Natural enemy diversity and pest control: Patterns of pest emergence with agricultural intensification

Andrew Wilby, Matthew B. Thomas

Research output: Contribution to journalArticle

163 Scopus citations

Abstract

Concern over declining biodiversity and the implications for continued provision of ecosystem services has led, recently, to intense research effort to describe relationships between biodiversity and ecosystem functioning. Here we extend this effort to the relationship between natural enemy species diversity and natural pest control. From simple modelled food-webs and simulations of natural enemy species loss we derive specific predictions concerning the effect of herbivore life-history traits, such as life-cycle type and concealment, on the shape (reflecting diversity effects) and variance (reflecting species composition effects) of the relationship between natural enemy diversity and pest-control. We show that these predictions are consistent with the emergence of different pest types following intensification of rice production in Asia. We suggest that basic biological insights can help define the structure of ecological processes and allow more accurate predictions of the effect of species loss on the delivery of ecosystem services.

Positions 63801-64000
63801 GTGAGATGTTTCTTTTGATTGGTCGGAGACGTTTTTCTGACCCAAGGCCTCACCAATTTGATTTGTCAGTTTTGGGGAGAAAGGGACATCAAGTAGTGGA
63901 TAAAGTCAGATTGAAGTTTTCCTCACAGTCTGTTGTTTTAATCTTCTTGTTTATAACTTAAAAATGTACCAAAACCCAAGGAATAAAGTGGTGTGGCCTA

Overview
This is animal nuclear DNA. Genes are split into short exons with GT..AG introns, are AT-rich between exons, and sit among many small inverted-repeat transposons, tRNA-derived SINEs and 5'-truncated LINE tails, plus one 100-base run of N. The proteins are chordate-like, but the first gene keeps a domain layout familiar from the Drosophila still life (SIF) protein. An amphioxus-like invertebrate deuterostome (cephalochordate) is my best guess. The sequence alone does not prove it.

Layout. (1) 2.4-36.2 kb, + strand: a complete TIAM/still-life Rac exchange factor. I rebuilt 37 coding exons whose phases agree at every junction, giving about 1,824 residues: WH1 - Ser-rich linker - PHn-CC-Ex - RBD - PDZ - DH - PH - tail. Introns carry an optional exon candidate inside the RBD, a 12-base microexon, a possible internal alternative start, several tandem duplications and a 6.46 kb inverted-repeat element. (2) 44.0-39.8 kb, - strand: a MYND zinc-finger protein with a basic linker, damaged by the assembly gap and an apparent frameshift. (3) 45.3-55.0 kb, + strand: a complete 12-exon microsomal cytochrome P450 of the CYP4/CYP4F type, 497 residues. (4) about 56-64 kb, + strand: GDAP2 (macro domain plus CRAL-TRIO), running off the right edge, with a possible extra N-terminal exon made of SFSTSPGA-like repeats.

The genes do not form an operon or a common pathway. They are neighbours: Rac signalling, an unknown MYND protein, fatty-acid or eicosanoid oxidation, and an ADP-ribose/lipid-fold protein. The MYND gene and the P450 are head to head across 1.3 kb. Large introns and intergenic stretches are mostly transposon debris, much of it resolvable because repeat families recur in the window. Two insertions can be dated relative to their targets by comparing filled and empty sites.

Original languageEnglish (US)
Pages (from-to)353-360
Number of pages8
JournalEcology Letters
Volume5
Issue number3
DOIs
StatePublished - May 29 2002

All Science Journal Classification (ASJC) codes

  • Ecology, Evolution, Behavior and Systematics

Fingerprint Dive into the research topics of 'Natural enemy diversity and pest control: Patterns of pest emergence with agricultural intensification'. Together they form a unique fingerprint.

  • Cite this